Mayday is a brand new drama for BBC One, starring Sophie Okonedo, Aidan Gillen, Peter Firth and Lesley Manville. It was written by Ben Court and Caroline Ip (Whitechapel) and directed by Brian Welsh (Black Mirror, In Our Name).
Introduction by Ben Court and Caroline Ip
The idea for Mayday came to us one night when we were watching Crimewatch. A heinous crime had been described and the man responsible was of unusual depravity and evil. The public were duly asked to contact the studio if they knew of any persons who lived in the vicinity of the horror who matched that description. Later, during the update, it was revealed that three people had called in, each naming a possible suspect. Assuming that one of the names led to the man described, that meant that there were at least two other people who knew someone they believed was capable of committing a terrible crime. We found this fascinating.
Who were these people? Did they suspect a friend? A colleague? Or a husband? A son? What was it about this person in their lives that led them to look at the bloodstains of the reconstruction, hear the weeping of the family, and conclude he might be the perpetrator.
And so Mayday began with this thought: what would it feel like to suspect someone you love of a terrible crime?
We decided from the beginning that this would not be a procedural. We were already working on Whitechapel and wanted to create a drama far away from incident rooms and crime scenes. Mayday would take place on the edge of the police investigation. The characters see the police in the distance and speak to them only occasionally as they try to keep their secrets and hold their lives together.
The setting was important to us. We didn't want to create another urban drama, and we wanted a location that would feel fresh and authentic. It had to be a place we knew well so we chose the Sussex downs. The location quickly became an integral part of the story. The town is medieval, surrounded by woods. A place where English traditions are fiercely guarded and upheld, of pagans, and folklore and corn dollies. Where we live, the history of the land is part of the fabric of everyday. The houses sit on ancient battlegrounds and are all haunted by sad spectres. The landscape is so old that it bears marks where the devil once walked. There are places you can go at night to listen to phantom horses race across the downs. It is not unusual to find old shoes hidden in walls as protection against witches.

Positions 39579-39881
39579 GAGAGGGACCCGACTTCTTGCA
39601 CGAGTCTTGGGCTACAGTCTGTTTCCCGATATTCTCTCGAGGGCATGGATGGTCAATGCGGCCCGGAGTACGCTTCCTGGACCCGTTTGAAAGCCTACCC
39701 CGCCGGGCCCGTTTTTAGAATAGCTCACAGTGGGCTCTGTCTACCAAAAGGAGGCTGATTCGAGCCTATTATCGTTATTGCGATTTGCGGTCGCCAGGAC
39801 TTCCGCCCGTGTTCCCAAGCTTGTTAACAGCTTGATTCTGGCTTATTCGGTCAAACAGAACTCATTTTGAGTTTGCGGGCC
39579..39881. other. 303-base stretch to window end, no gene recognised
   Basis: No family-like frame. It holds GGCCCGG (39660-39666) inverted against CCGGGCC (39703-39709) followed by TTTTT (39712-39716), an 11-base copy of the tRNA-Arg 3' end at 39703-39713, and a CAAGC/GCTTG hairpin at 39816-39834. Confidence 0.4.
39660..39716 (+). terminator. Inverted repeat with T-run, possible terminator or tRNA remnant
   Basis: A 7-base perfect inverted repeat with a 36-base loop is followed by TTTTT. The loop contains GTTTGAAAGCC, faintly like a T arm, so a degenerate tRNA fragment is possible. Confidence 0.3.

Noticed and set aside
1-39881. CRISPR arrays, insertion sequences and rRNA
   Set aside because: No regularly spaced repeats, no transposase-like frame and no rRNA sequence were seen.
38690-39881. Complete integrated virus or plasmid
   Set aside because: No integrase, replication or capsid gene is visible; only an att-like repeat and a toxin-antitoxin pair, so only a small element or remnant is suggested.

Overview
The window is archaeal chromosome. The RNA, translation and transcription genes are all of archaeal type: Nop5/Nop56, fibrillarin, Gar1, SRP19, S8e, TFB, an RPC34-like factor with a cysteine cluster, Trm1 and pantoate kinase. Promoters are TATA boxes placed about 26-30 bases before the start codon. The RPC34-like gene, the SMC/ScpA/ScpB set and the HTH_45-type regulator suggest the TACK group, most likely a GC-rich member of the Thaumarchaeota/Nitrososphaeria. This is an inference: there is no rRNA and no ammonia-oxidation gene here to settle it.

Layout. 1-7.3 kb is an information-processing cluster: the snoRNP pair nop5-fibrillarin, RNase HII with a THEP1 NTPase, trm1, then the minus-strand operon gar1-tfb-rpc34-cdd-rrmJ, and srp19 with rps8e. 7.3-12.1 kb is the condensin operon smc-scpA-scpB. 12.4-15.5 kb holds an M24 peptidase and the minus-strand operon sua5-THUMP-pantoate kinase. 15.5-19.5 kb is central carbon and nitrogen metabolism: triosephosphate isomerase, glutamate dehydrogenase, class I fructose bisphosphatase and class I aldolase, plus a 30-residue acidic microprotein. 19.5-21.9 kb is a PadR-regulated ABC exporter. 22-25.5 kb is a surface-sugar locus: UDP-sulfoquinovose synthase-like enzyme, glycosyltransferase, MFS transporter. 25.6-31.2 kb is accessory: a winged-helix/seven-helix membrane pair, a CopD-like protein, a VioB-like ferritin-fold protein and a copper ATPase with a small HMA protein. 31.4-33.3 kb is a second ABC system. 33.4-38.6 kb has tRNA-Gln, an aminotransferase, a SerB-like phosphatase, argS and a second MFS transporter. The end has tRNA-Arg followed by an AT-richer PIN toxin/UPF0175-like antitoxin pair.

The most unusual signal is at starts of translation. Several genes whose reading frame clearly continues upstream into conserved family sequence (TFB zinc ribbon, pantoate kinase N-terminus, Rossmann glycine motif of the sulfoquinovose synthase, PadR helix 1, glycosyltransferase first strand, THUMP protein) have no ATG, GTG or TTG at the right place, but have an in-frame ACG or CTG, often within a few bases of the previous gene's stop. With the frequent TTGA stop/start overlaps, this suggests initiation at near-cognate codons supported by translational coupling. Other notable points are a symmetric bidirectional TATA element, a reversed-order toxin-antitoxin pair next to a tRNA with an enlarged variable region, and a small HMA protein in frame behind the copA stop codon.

We realised that if we told the story in this location, that things would get weird. We'd be writing about our world, and quite frankly, it's a strange place.
Mayday begins when the May Queen goes missing. A wife suspects her husband but has her reputation to protect. A son suspects his father but is afraid of being alone. A brother suspects his brother but has too much to lose. A mother of three tries not to suspect her husband because it would destroy her children.
As the hunt for Hattie goes on, it becomes clear that things are not what they seem. Hattie was not just a 14-year-old May Queen. She had many secrets and they are only now being revealed.